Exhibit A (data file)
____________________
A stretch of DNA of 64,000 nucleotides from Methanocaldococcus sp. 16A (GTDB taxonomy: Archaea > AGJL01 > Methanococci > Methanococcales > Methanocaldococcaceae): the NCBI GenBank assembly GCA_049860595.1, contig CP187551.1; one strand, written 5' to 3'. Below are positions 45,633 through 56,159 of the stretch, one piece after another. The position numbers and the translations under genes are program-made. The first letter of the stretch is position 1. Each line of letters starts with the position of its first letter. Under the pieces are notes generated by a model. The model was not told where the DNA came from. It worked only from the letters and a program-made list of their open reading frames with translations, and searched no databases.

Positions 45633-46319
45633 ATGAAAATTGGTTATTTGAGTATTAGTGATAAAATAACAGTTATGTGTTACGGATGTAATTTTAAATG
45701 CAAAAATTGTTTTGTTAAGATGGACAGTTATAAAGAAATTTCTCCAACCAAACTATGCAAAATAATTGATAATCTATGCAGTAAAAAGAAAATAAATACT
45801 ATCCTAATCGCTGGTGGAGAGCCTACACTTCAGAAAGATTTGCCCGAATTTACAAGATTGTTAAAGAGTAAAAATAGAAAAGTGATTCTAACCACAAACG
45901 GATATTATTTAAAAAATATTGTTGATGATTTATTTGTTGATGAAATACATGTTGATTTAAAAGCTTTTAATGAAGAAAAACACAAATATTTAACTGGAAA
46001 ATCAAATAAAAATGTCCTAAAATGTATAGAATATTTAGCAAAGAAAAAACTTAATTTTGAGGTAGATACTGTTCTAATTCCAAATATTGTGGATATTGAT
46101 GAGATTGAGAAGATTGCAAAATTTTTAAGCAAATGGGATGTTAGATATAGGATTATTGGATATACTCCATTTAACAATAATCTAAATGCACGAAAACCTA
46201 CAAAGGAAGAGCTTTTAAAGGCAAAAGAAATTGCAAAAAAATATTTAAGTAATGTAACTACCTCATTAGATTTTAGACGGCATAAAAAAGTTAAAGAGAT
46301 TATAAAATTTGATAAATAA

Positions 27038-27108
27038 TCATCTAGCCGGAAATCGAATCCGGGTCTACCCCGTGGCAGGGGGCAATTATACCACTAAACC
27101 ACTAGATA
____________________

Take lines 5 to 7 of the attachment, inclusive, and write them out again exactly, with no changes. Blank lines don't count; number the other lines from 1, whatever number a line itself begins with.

45801 ATCCTAATCGCTGGTGGAGAGCCTACACTTCAGAAAGATTTGCCCGAATTTACAAGATTGTTAAAGAGTAAAAATAGAAAAGTGATTCTAACCACAAACG
45901 GATATTATTTAAAAAATATTGTTGATGATTTATTTGTTGATGAAATACATGTTGATTTAAAAGCTTTTAATGAAGAAAAACACAAATATTTAACTGGAAA
46001 ATCAAATAAAAATGTCCTAAAATGTATAGAATATTTAGCAAAGAAAAAACTTAATTTTGAGGTAGATACTGTTCTAATTCCAAATATTGTGGATATTGAT